A new study claims that more than half the deaths caused by police violence over nearly four decades were not reported in the U.S.
The Lancet, a peer-reviewed journal, found that the US National Vital Statistics System (NVSS), which collects and organizes all death certificates in the U.S., failed to accurately classify and report 17,100 deaths caused by police violence out of a total 30,800 deaths between 1980-2018 — or 55.5 per cent of all deaths at the hands of police.
The study also said that Black Americans were 3.5 times more likely to die from police violence than white Americans over that same time period, and are the race most likely to face fatal police violence.
It came to its conclusions by comparing the NVSS’s data with three non-governmental, open-sourced databases — Fatal Encounters, Mapping Police Violence and The Counted — which collect their data from news reports and public record requests.
“Recent high-profile police killings of Black people have drawn worldwide attention to this urgent public health crisis, but the magnitude of this problem can’t be fully understood without reliable data,” said co-lead author Fablina Sharara in a statement.
“Inaccurately reporting or misclassifying these deaths further obscures the larger issue of systemic racism that is embedded in many US institutions, including law enforcement. Currently, the same government responsible for this violence is also responsible for reporting on it.”
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Sharara praised the value of open-sourced data and recommended that it be used to influence policies, rather than solely relying on government data.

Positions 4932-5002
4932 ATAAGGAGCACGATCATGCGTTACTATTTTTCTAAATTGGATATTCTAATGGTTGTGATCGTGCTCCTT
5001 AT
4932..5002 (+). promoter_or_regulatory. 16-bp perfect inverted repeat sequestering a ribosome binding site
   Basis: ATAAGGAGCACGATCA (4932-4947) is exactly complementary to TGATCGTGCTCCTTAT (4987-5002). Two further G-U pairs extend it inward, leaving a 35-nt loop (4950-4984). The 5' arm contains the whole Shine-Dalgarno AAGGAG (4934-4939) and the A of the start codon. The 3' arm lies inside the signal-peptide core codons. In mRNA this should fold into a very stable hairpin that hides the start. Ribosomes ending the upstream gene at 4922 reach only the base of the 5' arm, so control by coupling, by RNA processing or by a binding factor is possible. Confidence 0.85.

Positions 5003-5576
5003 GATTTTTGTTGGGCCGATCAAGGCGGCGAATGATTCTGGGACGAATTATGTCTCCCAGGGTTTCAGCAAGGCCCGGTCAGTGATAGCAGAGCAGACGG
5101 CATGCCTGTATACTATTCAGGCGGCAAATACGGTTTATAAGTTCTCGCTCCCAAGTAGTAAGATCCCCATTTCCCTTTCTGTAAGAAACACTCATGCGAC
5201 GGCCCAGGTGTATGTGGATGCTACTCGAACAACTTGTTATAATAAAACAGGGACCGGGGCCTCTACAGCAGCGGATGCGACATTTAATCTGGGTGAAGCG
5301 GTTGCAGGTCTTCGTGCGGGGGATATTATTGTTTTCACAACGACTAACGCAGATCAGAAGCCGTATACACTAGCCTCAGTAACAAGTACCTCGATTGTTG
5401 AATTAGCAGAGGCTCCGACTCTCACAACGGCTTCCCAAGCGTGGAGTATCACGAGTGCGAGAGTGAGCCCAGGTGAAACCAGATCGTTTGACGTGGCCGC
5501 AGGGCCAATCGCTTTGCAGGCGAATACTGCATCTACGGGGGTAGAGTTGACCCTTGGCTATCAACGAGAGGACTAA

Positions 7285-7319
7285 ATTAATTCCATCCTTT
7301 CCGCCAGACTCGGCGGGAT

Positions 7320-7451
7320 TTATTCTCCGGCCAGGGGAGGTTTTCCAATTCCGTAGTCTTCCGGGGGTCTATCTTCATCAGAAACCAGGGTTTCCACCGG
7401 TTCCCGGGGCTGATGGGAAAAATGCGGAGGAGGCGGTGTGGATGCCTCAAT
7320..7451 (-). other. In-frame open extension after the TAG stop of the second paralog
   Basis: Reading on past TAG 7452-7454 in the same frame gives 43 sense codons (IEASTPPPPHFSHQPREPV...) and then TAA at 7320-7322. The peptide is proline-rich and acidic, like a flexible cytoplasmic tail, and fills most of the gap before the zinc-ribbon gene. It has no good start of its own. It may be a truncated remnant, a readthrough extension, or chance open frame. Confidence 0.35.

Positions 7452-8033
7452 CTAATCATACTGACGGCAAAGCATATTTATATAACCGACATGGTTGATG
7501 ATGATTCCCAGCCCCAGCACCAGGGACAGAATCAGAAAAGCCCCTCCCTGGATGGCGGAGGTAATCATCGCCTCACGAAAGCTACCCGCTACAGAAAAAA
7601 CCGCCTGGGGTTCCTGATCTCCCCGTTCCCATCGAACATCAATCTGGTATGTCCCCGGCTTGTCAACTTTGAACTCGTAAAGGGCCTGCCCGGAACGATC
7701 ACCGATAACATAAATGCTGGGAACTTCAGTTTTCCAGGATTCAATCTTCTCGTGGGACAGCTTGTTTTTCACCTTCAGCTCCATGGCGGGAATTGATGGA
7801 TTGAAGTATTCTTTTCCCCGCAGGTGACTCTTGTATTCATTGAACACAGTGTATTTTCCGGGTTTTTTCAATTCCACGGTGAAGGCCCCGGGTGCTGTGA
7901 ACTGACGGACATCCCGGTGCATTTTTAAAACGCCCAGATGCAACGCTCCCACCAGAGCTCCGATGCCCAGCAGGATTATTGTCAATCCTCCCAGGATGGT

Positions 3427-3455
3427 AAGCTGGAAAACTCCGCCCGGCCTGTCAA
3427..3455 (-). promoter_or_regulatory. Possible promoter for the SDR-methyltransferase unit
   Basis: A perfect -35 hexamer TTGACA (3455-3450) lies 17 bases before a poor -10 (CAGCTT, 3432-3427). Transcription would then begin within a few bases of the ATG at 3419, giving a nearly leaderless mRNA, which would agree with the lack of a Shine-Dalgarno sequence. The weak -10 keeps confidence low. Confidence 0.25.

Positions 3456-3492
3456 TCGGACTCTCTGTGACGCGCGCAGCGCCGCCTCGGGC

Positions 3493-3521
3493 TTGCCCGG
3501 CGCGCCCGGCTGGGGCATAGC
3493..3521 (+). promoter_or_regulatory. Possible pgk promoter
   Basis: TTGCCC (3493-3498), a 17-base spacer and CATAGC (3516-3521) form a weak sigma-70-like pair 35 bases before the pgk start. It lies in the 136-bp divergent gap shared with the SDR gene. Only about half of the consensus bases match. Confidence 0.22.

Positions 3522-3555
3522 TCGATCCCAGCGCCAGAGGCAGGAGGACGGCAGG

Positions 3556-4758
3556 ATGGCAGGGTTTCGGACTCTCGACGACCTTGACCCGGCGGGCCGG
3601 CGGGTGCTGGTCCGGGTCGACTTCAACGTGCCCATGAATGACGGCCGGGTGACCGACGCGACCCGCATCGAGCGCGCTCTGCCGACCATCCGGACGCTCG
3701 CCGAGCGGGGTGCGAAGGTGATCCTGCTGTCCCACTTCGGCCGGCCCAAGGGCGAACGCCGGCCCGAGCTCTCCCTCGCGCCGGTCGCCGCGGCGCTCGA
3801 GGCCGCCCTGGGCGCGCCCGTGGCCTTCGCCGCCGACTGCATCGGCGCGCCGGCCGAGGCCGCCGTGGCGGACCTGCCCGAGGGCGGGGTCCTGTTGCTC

The study doesn’t give a clear reason as to why the deaths have been unreported but did note that often medical examiners and coroners are embedded within police departments, which can lead to “substantial conflicts of interest,” in which certifiers do not label the cause of death as from police violence.
The study outlined in detail the deaths unreported among different races, saying that the NVSS missed nearly 60 per cent of deaths from police among Black people (5,670 unreported deaths out of an estimated 9,540 deaths total), 56 per cent of non-Hispanic white people (8,540 deaths out of 15,200) and 50 per cent of Hispanic people of any race (2,580 deaths out of 5,170).
Between the 1980s and 2010s, the study said that rates of police violence increased 38 per cent for all races.
“Our recommendation to utilize open-source data collection is only a first step. As a community we need to do more,” said co-lead author Eve Wool.
“As our data show, fatal police violence rates and the large racial disparities in police killings have either remained the same or increased over the years.”
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